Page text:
fourth industrial revolution

The fourth industrial revolution (4IR) has emerged as one of the major economic trends shaping our times. It has been characterized by a fusion of technologies that blur the lines between the physical, digital and biological spheres. It is an evolutionary phase in the history of technology that is transforming how we live, work and relate to each other and to our built environment (Citation2016).

The advent of this technological change has raised significant issues around its impact on people, communities, businesses and the economy. It is creating a paradigm shift that has the potential to fundamentally alter how we do business and even redefine what work is, as we move away from traditional manufacturing jobs to ones that are more service-oriented. These emerging technologies, which are often described as ‘intelligent machines’ and the ‘Internet of Things’ are merging with human life through the use of voice-activated assistants, facial recognition software and autonomous vehicles. This ‘intelligent automation’ is creating an unprecedented level of disruption and uncertainty for the future of both the workforce and the economy.

It is not hard to see why this transformation has become the ‘talk of the town’, with most companies and organizations already implementing some form of it. However, the speed and scope of this change is so rapid that it is challenging for regulators and legislators to keep pace. It is also creating significant challenges for the workforce, requiring them to adapt and learn new skills quickly.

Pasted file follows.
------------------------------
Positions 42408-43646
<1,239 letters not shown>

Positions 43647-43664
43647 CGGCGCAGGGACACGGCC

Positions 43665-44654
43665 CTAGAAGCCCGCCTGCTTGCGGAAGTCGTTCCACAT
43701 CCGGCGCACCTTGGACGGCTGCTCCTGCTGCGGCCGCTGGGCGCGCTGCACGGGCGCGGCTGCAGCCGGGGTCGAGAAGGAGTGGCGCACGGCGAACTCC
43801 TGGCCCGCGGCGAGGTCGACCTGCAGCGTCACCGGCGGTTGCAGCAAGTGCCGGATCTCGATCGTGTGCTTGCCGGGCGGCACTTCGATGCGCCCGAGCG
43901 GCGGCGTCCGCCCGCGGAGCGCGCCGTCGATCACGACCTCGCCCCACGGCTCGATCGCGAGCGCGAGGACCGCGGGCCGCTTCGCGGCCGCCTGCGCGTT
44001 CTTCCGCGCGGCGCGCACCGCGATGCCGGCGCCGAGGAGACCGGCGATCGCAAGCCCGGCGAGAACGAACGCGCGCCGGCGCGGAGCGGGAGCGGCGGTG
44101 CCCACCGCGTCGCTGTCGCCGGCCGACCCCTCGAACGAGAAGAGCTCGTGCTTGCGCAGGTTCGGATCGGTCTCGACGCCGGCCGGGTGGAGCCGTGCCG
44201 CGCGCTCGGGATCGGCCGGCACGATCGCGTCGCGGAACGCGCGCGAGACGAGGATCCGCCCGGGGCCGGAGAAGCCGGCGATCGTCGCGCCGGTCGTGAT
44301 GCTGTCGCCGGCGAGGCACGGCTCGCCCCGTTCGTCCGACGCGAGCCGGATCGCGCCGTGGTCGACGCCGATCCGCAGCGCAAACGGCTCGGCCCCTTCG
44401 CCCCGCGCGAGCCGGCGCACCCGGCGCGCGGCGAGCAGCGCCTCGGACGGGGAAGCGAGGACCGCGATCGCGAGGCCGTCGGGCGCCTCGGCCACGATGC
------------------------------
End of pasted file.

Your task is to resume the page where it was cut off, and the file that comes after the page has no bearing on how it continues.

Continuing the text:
For business, the 4IR is reshaping customer expectations, product enhancement, the way assets are maintained and collaborative innovation. It is also redefining organisational forms, as the digitalization of processes and systems makes them increasingly interconnected. This has a profound effect on the organisation’s value proposition and its ability to create and deliver customer value.

A concerted focus on workforce engagement is vital to a successful 4IR transformation. It is not possible to scale up a new model of doing business unless workers are willing to adapt and learn the necessary skills, including those related to machine learning and artificial intelligence. This can be done through upskilling and reskilling existing employees, or by hiring external talent to fill gaps in specific areas of the business.

The challenge for governments is to ensure that these changes are beneficial, especially for the most vulnerable. Despite the rhetoric of ‘inclusive growth’, it is clear that many countries are being left behind by the fast-paced changes and will need to take further steps to address inequalities. This is an urgent imperative if they are to avoid further economic and social problems. This requires a shift from the rhetoric of ‘inclusive growth’ to concrete actions that will help to achieve inclusive, resilient and sustainable development. This can only be achieved with a strong industrial ecosystem and supportive policy regimes that are capable of responding to the needs of the new fourth industrial revolution.